Evening Hairstyles of the 1860s by Henri de Bysterveld

During the 1860s, Henri de Bysterveld, a hairdresser and editor of the Gazette of Hair, published several books and elevated hairdressing to an art form. He was inspired by antiquity (the Greeks and the Romans) and the 1600 and 1700s. People claimed he was a magician when it came to styling hair, and they reported that he offered innumerable ways to arrange a woman’s hair and did so to suit her face shape and skin tone. Some of his more dramatic, complex, and popular creations, were adorned with feathers, flowers, or jewels and compiled and published in 1864 in his book, Album de Coiffures Historiques.

Title page of Bysterveld’s book, “Album de Coiffures Historiques” that provides evening hairstyles of the 1860s. Author’s collection.

In the book he provided styles designated as evening hairstyles of the 1860s. These styles in general were were worn smoothed, waved, or poofed. Braids were extremely popular at this time and were worn in various configurations and fashions. For instance, they were pinned at the back of the head or used to form complex diadems, which more or less formed a crown. Tiny curls at the front of the face were also fashionable, as were chignons that were generally achieved by pinning the hair at the back of the head, and it did not matter whether the hair was smooth, wavy, curly, or in a braid. To maintain such styles, pomade or nets were often used. The styles were also finished off with flowers, foliage, jewelry, or headbands.

One the evening hairstyles of the 1860s was the Leonora Headdress and noted by Bysterveld to be “a fine composition, very graceful and of a great lightness. It more preferably suits a fair complexion, [and is created for] the theatre or grand evening parties.” To achieve this style the hair was separated near the temples, and the remainder combed to form small curls at the forehead, which was achieved lock by lock and by turning the hair inward after it had been crimped. In the rear, a catogan — an arrangement of loose curls and plaits — formed the chignon, to which bows were added on either side. In the front a rose and lilies of the valley were added for decoration.

Evening hairstyles of the 1860s -Leonora Headdress, Author's Collection

Leonora Headdress. Author’s collection.

The Court Headdress Bysterveld claimed was “a rich head-dress having a great stamp of distinction and for that … reason very … becoming for court … or grand evening part[ies].” To execute this style the hair was parted 10 centimeters (which is about 4 inches) from the forehead. It was then separated into three parts on each side, the top piece was puffed out, and the secured in place with pomade. It and the two ends were then pulled in a Mary Stuart style “to form a hammer curling.” At the rear of the head, a chignon was created, and two feathers were added on top and pearls strewn about to finish the look.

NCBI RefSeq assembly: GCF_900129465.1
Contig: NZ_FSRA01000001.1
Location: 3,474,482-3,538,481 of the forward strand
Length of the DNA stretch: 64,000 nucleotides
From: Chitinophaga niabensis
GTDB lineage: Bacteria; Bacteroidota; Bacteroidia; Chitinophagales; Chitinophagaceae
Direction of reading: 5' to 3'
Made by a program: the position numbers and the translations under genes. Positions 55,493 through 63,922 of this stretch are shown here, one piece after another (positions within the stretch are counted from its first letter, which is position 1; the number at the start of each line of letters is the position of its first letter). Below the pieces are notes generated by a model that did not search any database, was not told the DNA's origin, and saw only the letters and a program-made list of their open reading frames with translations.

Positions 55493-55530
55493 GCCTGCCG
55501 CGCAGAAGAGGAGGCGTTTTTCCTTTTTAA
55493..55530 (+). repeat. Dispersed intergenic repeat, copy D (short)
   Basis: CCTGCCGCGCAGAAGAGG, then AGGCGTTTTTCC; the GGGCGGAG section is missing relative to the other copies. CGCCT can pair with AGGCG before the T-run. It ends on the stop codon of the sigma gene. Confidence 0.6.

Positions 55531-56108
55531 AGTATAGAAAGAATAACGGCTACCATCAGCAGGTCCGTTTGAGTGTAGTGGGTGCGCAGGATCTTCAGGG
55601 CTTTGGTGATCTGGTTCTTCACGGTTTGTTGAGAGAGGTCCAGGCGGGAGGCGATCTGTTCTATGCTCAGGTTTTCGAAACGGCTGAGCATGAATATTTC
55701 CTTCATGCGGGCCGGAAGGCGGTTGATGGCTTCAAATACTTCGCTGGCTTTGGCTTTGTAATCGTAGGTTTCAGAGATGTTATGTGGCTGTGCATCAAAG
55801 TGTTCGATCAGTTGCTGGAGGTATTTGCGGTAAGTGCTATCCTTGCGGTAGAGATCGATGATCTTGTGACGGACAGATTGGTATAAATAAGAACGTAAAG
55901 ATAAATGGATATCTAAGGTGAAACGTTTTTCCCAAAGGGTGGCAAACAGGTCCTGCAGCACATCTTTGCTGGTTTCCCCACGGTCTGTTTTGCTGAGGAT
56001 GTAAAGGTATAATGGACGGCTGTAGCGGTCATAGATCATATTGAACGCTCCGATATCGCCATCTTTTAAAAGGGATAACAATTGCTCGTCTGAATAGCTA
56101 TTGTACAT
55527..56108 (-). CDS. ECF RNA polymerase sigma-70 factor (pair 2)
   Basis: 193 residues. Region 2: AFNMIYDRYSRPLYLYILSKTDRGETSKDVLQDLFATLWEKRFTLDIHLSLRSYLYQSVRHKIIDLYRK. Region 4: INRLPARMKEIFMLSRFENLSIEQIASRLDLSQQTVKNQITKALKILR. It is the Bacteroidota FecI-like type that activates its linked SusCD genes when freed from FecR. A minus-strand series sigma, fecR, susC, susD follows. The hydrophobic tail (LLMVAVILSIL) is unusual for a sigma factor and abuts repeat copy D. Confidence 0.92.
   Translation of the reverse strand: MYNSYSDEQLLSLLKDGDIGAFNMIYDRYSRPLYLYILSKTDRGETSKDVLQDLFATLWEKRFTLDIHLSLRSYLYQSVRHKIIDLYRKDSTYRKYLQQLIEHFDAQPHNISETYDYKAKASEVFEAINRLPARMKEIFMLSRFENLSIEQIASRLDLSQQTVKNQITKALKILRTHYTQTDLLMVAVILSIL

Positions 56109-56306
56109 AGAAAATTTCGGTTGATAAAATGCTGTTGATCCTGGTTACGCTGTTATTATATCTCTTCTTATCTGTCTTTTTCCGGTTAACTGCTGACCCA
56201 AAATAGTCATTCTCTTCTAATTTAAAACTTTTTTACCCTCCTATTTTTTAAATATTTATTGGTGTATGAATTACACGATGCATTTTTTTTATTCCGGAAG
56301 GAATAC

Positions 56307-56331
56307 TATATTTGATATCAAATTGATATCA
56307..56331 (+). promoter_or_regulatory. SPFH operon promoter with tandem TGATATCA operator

Court Headdress, Author's Collection

Court Headdress. Author’s collection.

Another of the evening hairstyles of the 1860s was the Young Duchess. It was styled with a little braided band at the front and a diadem plait above it. Additionally, several curls were placed at the side and a curled catogan, with a small bow that fell to the shoulder, was added at the back.

Young Duchess, Author's Collection

Young Duchess. Author’s collection.

The Reception Headdress was a brand new style for 1864. It was recommended for a variety of affairs, which included grand dinners, receptions, balls, and evening soirees, the kind of entertainments that the Princess de Lamballe, Eliza de Feuillide, or Marie Antoinette might have attended. To execute the style the hair was separated from the forehead and formed into numerous small bow bands. Then a false plait, in the form of a diadem, had hair from the temples raised over it. At the rear of the head a chignon of loose curls and ribbons were added. To finish off the style an aigrette was added to the left side of the head near the front.

Evening hairstyles of the 1860s -Reception Headdress, Author's Collection

Reception Headdress, Author’s Collection

Evening hairstyles of the 1860s also included the Grand Evening Party hairstyle. Bysterveld described it as a “head-dress of … perfect grace and … bold style.” He noted that it was an acceptable hairstyle for the theatre or for a grand evening party and recommended it for brown-haired or fair complected women. This style is similar to the Reception Headdress in that the hair is separated at the front and plaits rise over the top. At the forehead three corkscrew locks were placed above the plait and tucked behind. At the back of the head a catogan was formed and then ornamented with roses and volubilis foliage.

Evening hairstyles of the 1860s - Grand Evening Party, Author's Collection

Grand Evening Party. Author’s collection.

Another of the evening hairstyles of the 1860s is the Snow Headdress. It was supposedly a style of “remarkable grace and lightness [that] suits preferably a fair complexion … [and] may be properly worn for balls and grand evening parties.” It was executed in the front with “light snow curling,” which could be achieved on false hair or on a woman’s real hair. At the rear, on either side, was placed the every popular catogan and a plait (which Bysterveld recommended be achieved with false hair). The hairstyle was topped off with a pheasant feather, a gold clasp, and a rich velvet turban, tied at the back and from which jewels dripped.

Evening Hairstyles of the 1860s - Snow Headdress, Author's Collection

Snow Headdress. Author’s collection.

References:

  • Henri de Bysterveld, Album de Coiffures Historiques, (Paris), 1864
  • Lacroix, A., Paris Guide, 1864

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